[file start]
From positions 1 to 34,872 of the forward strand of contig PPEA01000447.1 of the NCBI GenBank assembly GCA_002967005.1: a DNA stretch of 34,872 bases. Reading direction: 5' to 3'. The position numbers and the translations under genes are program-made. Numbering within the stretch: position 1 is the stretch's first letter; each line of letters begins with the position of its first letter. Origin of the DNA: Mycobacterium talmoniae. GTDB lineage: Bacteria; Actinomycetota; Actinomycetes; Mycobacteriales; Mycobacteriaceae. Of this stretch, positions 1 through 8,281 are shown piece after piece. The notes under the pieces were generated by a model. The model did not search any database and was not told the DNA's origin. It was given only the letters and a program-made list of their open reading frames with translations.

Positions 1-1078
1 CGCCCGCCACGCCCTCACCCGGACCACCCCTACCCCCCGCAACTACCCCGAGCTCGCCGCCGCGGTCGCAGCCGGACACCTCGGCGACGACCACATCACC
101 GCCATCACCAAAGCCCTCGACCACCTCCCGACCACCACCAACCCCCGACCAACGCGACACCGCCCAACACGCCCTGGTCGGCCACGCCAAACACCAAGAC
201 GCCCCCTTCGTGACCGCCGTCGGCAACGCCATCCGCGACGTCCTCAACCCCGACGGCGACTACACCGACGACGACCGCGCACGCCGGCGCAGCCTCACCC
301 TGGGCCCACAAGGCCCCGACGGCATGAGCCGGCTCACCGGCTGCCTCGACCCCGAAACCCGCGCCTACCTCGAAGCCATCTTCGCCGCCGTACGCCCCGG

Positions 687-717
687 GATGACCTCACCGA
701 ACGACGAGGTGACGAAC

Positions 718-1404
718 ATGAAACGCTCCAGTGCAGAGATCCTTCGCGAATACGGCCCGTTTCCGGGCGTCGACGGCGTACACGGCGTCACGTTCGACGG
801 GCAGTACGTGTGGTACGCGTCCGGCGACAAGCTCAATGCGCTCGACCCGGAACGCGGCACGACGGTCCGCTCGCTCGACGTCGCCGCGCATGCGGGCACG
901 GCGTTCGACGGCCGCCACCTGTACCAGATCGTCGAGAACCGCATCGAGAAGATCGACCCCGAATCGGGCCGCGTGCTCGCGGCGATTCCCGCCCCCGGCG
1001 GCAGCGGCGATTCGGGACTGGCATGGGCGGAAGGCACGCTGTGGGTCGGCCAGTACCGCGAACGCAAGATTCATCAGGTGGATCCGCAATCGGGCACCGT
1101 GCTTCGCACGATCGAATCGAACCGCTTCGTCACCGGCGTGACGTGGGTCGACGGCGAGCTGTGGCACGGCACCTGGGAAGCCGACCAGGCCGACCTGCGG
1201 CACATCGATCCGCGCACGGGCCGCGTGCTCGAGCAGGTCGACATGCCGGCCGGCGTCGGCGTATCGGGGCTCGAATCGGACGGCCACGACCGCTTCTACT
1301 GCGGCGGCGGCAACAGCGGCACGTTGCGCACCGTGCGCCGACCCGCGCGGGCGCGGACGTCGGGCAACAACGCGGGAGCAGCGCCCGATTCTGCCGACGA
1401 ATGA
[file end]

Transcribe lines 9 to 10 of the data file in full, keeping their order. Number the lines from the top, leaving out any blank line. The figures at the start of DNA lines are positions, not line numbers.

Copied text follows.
701 ACGACGAGGTGACGAAC

Positions 718-1404